Demi Lovato is getting some heat on social media for promoting diet soda during the iHeartRadio Music Awards last week, despite calling out a Los Angeles frozen yogurt shop as contributing to "diet culture" last month for offering sugar-free options. The "15 Minutes" singer gave an interview at the awards ceremony with a microphone promoting Dr. Pepper Zero Sugar, and people still thinking about last month's drama were quick to call them out on it.
Lovato previously took to Instagram to call out the small business The Bigg Chill for offering what they called "diet foods," which Lovato said were "triggering" for people who have dealt with eating disorders. When people on social media pushed back on the star for condemning foods that are helpful for people with specific medical needs such as diabetes or Celiac disease, the singer took to social media to admit they may have "jumped to conclusions."
Demi Lovato in April: “Finding it extremely hard to order froyo from The Big Chill when you have to walk past tons of sugar free cookies/other diet foods before you get to the counter....”
Demi Lovato in May: pic.twitter.com/JkvXWl3uTh— Jesper 🌈 (@Jespervw) May 28, 2021
demi lovato: tries to ruin a small business because they serve sugar free ice cream— grace🪴 (@graussias) May 28, 2021
also demi lovato: pic.twitter.com/hihiMuOFqw
"I am very outspoken about the things I believe in. I understand that sometimes my messaging can lose its meaning when I get emotional... I've lived through enough to know when to speak up for people who don't have a voice," Lovato said in an eight-minute Instagram video. "When I messaged this froyo place, originally, I wanted to make a point, and I wanted to call out behaviors or branding, things that didn't sit right with me."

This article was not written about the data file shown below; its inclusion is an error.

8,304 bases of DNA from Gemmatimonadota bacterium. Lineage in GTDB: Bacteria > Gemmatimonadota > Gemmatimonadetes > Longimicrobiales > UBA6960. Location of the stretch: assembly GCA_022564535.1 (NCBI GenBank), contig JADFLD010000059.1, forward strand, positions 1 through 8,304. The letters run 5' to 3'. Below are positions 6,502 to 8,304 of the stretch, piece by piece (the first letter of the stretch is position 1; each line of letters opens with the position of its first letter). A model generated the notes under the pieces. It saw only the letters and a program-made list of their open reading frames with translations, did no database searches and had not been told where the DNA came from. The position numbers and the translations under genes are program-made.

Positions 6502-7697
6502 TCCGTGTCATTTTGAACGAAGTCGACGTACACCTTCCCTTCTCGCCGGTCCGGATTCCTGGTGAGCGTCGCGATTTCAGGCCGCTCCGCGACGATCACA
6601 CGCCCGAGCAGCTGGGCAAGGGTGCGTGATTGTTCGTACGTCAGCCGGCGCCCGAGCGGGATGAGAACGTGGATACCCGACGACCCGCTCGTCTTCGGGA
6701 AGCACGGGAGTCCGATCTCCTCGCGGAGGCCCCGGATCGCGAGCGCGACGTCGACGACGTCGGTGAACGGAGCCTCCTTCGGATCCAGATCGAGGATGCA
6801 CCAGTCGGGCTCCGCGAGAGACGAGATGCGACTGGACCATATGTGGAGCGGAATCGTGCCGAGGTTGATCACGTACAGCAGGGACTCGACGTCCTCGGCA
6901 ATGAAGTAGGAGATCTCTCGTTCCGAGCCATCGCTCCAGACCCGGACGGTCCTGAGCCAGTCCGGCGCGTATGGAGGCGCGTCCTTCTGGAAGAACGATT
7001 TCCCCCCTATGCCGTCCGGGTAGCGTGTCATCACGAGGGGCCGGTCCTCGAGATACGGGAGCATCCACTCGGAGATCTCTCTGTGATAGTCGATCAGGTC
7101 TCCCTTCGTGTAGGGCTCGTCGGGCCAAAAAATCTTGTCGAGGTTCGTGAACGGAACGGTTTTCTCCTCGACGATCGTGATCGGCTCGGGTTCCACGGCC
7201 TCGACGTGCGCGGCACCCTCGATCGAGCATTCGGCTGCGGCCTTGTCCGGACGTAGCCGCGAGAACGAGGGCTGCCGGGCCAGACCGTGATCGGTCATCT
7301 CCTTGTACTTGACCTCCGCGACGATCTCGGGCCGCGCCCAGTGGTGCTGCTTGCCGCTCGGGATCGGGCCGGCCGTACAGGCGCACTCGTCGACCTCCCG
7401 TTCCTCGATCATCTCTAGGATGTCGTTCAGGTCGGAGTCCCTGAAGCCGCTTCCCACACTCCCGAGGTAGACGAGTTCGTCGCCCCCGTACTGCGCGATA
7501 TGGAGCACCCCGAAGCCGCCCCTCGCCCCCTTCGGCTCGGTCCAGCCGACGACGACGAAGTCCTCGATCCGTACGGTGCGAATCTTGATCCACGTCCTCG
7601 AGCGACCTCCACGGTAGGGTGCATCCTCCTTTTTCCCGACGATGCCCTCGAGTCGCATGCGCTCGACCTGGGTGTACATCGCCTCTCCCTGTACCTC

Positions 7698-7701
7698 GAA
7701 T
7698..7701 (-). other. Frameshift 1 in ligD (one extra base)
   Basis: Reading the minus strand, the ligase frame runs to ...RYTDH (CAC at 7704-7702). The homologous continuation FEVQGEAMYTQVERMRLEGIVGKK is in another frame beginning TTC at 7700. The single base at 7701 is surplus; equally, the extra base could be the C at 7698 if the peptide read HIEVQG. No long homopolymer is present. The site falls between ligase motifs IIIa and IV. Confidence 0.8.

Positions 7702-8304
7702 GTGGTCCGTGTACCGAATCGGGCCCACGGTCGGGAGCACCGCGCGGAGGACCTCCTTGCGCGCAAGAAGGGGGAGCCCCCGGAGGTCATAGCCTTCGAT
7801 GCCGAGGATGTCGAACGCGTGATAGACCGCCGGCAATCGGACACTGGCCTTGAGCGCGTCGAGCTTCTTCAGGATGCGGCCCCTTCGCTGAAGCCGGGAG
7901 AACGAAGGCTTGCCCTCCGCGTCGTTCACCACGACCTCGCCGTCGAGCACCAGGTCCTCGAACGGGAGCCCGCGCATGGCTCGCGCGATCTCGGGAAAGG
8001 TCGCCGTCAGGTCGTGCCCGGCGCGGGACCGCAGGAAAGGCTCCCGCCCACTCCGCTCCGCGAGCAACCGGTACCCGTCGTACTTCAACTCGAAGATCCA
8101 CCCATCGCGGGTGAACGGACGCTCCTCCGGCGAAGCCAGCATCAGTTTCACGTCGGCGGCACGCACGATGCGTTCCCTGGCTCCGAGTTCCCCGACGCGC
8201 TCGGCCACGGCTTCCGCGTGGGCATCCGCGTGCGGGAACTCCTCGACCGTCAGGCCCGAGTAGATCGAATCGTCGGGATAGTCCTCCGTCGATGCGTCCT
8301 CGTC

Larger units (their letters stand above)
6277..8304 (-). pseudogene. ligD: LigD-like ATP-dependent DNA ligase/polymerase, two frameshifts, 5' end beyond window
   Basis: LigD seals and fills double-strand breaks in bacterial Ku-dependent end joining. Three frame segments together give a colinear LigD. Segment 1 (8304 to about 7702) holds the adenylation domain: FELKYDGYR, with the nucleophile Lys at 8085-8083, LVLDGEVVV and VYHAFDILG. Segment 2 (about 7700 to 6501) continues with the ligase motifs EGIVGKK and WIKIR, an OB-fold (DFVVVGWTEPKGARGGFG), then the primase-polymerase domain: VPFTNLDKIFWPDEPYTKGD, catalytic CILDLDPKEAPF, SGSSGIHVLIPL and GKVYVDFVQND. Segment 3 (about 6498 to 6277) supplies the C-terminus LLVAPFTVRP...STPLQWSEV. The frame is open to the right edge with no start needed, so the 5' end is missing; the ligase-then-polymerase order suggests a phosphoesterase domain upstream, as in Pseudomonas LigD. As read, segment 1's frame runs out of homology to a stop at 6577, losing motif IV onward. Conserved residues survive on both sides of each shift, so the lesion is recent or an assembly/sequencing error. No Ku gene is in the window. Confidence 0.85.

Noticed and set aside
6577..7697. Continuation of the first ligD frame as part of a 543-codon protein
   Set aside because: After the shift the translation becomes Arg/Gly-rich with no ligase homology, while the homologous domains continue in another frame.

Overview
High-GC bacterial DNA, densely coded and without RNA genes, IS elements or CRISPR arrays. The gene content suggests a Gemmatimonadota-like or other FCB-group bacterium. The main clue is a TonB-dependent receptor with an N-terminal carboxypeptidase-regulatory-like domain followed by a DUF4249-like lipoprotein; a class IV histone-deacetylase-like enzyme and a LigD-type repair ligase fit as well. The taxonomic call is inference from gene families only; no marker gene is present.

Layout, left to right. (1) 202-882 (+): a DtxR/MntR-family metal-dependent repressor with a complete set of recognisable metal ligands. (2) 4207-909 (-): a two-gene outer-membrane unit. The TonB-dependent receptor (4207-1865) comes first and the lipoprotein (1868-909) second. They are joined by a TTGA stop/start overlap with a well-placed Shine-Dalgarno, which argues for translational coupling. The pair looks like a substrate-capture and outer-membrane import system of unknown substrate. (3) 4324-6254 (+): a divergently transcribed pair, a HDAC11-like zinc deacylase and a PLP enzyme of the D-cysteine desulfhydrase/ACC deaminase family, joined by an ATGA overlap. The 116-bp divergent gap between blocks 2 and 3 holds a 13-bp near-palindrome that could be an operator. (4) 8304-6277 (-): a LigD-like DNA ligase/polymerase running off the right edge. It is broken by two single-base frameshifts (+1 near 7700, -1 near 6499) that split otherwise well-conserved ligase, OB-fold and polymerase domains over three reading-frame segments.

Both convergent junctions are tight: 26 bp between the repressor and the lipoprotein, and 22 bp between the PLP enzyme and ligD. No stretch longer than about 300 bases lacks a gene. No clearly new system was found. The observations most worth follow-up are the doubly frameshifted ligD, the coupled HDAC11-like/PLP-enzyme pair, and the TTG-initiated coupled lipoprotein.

Lovato has been speaking out from their heart a lot recently, coming out earlier this month as nonbinary, which they discussed in a conversation with Jane Fonda for Fire Drill Fridays livestream. "After years of living my life for other people, trying to make myself smaller for the patriarchy — they run the industry, they are at the center of everything," Lovato said. "When I realized that, I thought, 'What are the ways that the patriarchy has been holding me back?' And for me, it was putting me in a box telling [me], 'You are a female, this is what you're supposed to like, this is what you're supposed to do, don't dream bigger and don't speak louder.' ...That didn't vibe for me because I'm too outspoken for that."